But I still would call myself pretty anxious. I'm very ambitious and get anxious about my career. I also have a child who’s almost three, and I get anxious about him and his health. What I find is that the death spiral I used to enter into doesn't go as far as it used to.
There's all this scientific research into the efficacy of meditation—and I think sometimes this research is a bit overhyped—but the area where it's the strongest is anxiety and depression. I've wrestled with both of those things, including panic and substance abuse, and I've found it to be very helpful. Again, meditation is not the only thing that's going to do it for you. This is why I go with the whole “10 percent” thing; it’s my way of counter-programming against the howling sea of bullshit that is the self-help industry.
I almost wonder if that hype is counterproductive, because people have these grand expectations about meditation, and when it doesn't totally change their lives, they quit.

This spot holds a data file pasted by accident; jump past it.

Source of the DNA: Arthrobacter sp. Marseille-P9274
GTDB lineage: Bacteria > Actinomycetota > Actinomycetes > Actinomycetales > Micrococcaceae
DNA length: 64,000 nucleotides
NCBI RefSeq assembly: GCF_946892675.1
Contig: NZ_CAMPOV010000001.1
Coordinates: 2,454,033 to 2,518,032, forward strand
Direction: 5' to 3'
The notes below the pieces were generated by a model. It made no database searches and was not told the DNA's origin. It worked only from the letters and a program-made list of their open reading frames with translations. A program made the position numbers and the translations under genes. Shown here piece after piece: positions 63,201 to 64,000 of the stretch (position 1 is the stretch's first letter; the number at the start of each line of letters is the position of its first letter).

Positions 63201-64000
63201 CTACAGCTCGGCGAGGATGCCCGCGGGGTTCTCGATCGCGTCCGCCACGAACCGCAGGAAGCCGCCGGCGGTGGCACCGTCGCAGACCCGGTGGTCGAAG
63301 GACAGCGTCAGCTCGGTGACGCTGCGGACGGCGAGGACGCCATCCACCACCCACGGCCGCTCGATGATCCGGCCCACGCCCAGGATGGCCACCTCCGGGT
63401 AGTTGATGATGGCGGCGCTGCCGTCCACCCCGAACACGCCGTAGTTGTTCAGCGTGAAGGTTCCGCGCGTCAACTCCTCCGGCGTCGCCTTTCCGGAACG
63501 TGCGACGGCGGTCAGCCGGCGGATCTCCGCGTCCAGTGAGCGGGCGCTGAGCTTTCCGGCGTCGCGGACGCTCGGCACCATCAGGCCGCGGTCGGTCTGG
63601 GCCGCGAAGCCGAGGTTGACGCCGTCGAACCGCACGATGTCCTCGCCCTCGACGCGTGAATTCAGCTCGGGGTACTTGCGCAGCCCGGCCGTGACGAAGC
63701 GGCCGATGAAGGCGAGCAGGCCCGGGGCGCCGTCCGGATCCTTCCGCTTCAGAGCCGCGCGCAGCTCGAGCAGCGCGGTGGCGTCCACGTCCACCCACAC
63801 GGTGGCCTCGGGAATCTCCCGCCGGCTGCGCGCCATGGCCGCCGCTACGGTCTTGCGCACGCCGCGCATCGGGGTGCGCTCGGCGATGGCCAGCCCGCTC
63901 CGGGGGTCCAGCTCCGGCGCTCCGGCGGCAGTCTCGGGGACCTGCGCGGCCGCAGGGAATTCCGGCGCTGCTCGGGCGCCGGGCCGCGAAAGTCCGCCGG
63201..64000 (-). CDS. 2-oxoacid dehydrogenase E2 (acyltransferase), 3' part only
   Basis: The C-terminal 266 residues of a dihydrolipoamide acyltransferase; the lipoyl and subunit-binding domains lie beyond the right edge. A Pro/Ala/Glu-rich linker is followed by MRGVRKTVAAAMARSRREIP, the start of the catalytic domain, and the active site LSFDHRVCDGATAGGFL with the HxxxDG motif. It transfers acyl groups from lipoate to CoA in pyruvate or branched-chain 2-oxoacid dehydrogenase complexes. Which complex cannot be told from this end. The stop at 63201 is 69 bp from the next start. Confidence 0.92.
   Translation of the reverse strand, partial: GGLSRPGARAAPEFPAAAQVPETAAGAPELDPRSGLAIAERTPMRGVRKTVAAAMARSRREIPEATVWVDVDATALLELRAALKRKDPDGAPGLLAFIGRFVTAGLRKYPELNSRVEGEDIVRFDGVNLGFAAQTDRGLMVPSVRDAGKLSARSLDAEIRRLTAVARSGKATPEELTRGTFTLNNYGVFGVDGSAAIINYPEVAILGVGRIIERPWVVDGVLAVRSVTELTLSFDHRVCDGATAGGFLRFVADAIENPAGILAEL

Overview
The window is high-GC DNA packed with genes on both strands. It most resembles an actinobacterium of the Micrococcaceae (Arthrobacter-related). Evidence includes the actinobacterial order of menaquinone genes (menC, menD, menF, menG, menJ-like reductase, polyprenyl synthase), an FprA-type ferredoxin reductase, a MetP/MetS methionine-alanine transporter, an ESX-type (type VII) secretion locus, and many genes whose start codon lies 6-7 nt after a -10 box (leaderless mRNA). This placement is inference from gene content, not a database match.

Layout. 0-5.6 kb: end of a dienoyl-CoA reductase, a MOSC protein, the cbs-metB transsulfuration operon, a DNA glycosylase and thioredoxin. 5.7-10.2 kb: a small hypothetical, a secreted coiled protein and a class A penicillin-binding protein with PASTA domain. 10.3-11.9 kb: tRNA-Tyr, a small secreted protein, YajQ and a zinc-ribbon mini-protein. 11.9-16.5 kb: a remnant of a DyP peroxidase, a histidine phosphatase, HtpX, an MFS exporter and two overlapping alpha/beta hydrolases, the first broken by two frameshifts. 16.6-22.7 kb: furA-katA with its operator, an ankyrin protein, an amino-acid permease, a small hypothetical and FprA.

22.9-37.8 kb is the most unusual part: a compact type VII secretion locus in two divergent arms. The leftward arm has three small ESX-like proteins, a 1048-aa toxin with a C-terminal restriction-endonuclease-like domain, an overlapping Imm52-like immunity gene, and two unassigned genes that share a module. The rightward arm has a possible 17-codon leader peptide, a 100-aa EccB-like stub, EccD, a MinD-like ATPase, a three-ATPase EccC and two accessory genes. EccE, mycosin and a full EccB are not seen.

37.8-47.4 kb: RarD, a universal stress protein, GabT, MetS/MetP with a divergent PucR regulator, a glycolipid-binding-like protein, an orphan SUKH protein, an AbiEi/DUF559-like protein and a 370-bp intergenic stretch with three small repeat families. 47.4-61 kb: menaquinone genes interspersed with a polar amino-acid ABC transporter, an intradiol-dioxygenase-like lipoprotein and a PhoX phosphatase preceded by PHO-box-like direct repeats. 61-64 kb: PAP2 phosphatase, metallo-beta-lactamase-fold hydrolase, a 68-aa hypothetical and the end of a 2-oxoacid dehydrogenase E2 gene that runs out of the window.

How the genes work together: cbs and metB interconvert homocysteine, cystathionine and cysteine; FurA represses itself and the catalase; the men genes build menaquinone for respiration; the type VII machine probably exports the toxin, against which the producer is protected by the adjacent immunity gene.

Yes, I think that's really true. People start meditating and if everything in their lives isn't immediately rainbows and unicorns, then they quit.
The other thing is that the traditional artwork around meditation sends this message that when you start meditating everything's going to be blissful. In the imagery, people meditating have these deitific looks on their faces, like they're floating off into the cosmos. And I think that is super counterproductive, too. Because that is not what meditation is like. Especially in the beginning, it’s hard, it's frustrating. You’re trying to focus on one thing at a time—usually that’s your breath. And you're going to get distracted a lot of times. But because people have seen imagery of these happy meditators, they think that when they get distracted that's a failure. But, in fact, the moment you notice you've become distracted is a huge success, because you’re waking up to a fundamental fact that we’re fucking crazy and our mind is just this boiling cauldron of random impulses and desires, mostly negative ideas and obsessions, and self-reverence. And as soon as you see that this is happening, that is the first step towards not being owned by it.
Your book flies in the face of the notion that people who meditate take themselves too seriously. Do you think meditation has made you funnier?